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Bush meets with Schwarzenegger

President Bush and California Gov.-elect Arnold Schwarzenegger met privately Thursday, then praised each other in a joint appearance.

President Bush and California Gov.-elect Arnold Schwarzenegger met privately Thursday, then praised each other in a joint appearance. The movie actor called Bush “the greatest ally this Golden State has in Washington.”

FOR HIS PART, Bush said he was glad to have met Schwarzenegger, then joked about “how much we have in common.”

Both of us “married well,” said Bush, and “some accuse both of us of not being able to speak the language.”

The president also joked that he and Schwarzenegger shared “big biceps.” When the laughter subsided, he said, “Two out of three isn’t bad.”

Bush and Schwarzenegger met privately in the president’s hotel suite on Thursday in Riverside before they rode together in the president’s limousine to nearby San Bernardino, where Bush gave a speech designed to set the stage for his Asia trip, which will focus on trade and the war on terror.

Later, Schwarzenegger said he tried to use their meeting to “create a great relationship with the White House” rather than ask Bush for specific favors. “It was not the right time to do that,” he said at a news conference after Bush departed. He also said they did not talk about politics or next year’s campaign.

Both the president and the California governor-elect drew tumultuous applause as they were introduced at an economic forum.


“Thirty-five years ago, I never imagined I would be standing in front of you as governor of California introducing the president of the United States,” Schwarzenegger said.

California, Schwarzenegger said, is “a place where dreams come true” — though its staggering budget deficit made for “serious challenges.”

Bush said he was “confident about the future of our economy,” and noted that he had the responsibility to govern wisely from Washington while “Governor Schwarzenegger has the responsibility to set good policy in Sacramento.”

The state has undergone an extreme period of political turbulence between Bush’s 2000 loss here to Democrat Al Gore, and the recall earlier this month of Democratic Gov. Gray Davis and the election of Republican Schwarzenegger to replace him.

Bush is hoping that an alliance with Schwarzenegger will help him build re-election support in the state, with its huge prize of 55 of the 270 electoral votes needed for victory.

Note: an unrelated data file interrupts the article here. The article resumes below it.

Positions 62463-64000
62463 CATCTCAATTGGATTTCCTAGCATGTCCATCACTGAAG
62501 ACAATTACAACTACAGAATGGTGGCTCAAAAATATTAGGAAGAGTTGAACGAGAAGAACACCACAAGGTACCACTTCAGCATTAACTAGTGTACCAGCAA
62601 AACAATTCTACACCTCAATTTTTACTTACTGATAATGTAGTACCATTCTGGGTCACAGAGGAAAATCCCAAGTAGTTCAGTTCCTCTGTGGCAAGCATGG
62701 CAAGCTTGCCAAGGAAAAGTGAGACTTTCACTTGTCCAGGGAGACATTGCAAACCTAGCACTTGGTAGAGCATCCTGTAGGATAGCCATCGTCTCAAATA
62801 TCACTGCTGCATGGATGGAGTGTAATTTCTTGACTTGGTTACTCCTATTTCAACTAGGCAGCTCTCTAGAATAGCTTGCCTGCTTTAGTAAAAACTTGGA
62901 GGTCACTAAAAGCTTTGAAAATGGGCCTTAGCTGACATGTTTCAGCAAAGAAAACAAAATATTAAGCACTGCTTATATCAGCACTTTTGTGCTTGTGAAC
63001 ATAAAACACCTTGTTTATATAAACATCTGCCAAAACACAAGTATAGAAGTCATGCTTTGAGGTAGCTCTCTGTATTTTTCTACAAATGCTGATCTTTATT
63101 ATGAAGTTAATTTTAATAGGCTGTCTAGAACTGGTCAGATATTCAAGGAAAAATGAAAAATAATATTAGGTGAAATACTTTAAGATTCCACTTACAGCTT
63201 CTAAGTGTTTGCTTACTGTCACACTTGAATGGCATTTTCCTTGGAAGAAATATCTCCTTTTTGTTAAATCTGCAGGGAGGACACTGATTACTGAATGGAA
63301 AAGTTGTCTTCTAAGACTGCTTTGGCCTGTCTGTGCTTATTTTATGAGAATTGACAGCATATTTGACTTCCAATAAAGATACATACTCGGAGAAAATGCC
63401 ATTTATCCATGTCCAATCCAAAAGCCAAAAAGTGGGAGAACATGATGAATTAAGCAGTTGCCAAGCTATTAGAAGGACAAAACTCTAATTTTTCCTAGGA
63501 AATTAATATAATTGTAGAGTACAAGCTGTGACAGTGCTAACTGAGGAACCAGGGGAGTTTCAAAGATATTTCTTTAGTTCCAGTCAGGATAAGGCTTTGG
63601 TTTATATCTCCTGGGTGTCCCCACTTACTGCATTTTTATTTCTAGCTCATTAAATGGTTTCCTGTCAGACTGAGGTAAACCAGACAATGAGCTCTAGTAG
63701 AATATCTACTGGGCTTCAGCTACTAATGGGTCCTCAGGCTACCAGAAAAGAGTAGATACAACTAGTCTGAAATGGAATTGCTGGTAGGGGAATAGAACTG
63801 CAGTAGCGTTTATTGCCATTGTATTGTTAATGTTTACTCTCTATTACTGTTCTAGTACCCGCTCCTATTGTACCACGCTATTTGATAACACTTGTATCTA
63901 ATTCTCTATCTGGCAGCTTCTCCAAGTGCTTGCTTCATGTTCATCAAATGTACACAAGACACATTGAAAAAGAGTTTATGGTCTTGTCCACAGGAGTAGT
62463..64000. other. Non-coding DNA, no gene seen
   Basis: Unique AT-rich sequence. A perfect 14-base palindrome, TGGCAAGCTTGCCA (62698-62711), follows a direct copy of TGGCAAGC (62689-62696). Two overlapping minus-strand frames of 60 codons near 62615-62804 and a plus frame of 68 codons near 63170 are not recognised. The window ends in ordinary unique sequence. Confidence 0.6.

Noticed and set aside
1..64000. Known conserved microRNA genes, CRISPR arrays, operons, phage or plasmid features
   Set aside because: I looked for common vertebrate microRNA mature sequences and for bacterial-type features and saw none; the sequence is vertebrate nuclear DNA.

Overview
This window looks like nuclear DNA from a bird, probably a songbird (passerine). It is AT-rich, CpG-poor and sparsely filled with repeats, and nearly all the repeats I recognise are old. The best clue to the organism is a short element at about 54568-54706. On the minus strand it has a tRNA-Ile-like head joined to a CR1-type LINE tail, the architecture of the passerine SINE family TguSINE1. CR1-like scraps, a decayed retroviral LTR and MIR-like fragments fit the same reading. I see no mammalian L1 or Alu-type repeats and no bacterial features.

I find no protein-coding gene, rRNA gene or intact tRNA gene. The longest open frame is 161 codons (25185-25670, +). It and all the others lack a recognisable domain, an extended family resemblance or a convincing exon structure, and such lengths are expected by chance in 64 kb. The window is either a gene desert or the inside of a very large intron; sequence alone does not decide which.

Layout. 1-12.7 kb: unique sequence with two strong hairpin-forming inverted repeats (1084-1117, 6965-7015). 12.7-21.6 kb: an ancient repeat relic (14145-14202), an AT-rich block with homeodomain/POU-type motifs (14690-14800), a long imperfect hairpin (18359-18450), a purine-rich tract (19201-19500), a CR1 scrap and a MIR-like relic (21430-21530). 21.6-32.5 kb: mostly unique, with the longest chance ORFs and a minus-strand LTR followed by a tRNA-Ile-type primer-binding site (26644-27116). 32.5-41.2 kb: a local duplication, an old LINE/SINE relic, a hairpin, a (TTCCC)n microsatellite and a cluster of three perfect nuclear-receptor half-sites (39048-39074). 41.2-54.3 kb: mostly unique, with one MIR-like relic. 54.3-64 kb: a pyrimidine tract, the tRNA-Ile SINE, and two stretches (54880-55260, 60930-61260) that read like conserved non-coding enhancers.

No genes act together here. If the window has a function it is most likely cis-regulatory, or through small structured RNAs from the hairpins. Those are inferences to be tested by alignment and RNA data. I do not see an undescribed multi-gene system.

Bush netted some $1.75 million with a fund-raising luncheon in Fresno and a dinner fund-raiser here, bringing his overall re-election war chest to roughly $84 million.

While Bush came to talk about the economy and events in postwar Iraq, Mideast violence hung over his visit. Three Americans were killed in the bombing of a U.S. diplomatic convoy in the Gaza Strip.


Since Sept. 11, 2001, “terrorists have taken lives in Casablanca, Mombasa, Jerusalem, Amman, Riyadh, Baghdad, Karachi, New Delhi, Bali, Jakarta,” Bush said in a speech Wednesday at a food processing company in the Central California town of Dinuba. “Today, Americans died as the result of a terrorist attack in Gaza.”

Warning that terrorists still pose a danger, Bush said: “They continue to plot. They continue to plan against our country and our people. America must not forget the lessons of Sept. 11.”

Bush’s speech was his last event in California before leaving on a six-country trip to Asia and Australia, stopping first in Japan.

He got some good news ahead of his visit to Tokyo — Japan’s pledge for $1.5 billion in the coming year for reconstruction projects in Iraq, and possibly as much as $5 billion over the next four years.

Bush said Japan’s commitment would provide aid for immediate reconstruction needs there.

“I applaud this bold step which will help mobilize international support for efforts to build a stable, peaceful and democratic Iraq,” he said. “Japan recognizes that this effort is critical to security and peace not only in Iraq and the Middle East, but also for Japan and throughout the world.”

Still, Japan’s pledge fell considerably short of its $13 billion contribution to help finance the 1991 Gulf War.

Bush was to meet with Japanese Prime Minister Junichuro Koizumi for private talks and a dinner.

Bush’s trip is anchored around the Oct. 20-21 Asia Pacific Economic Cooperation forum in Bangkok, Thailand.

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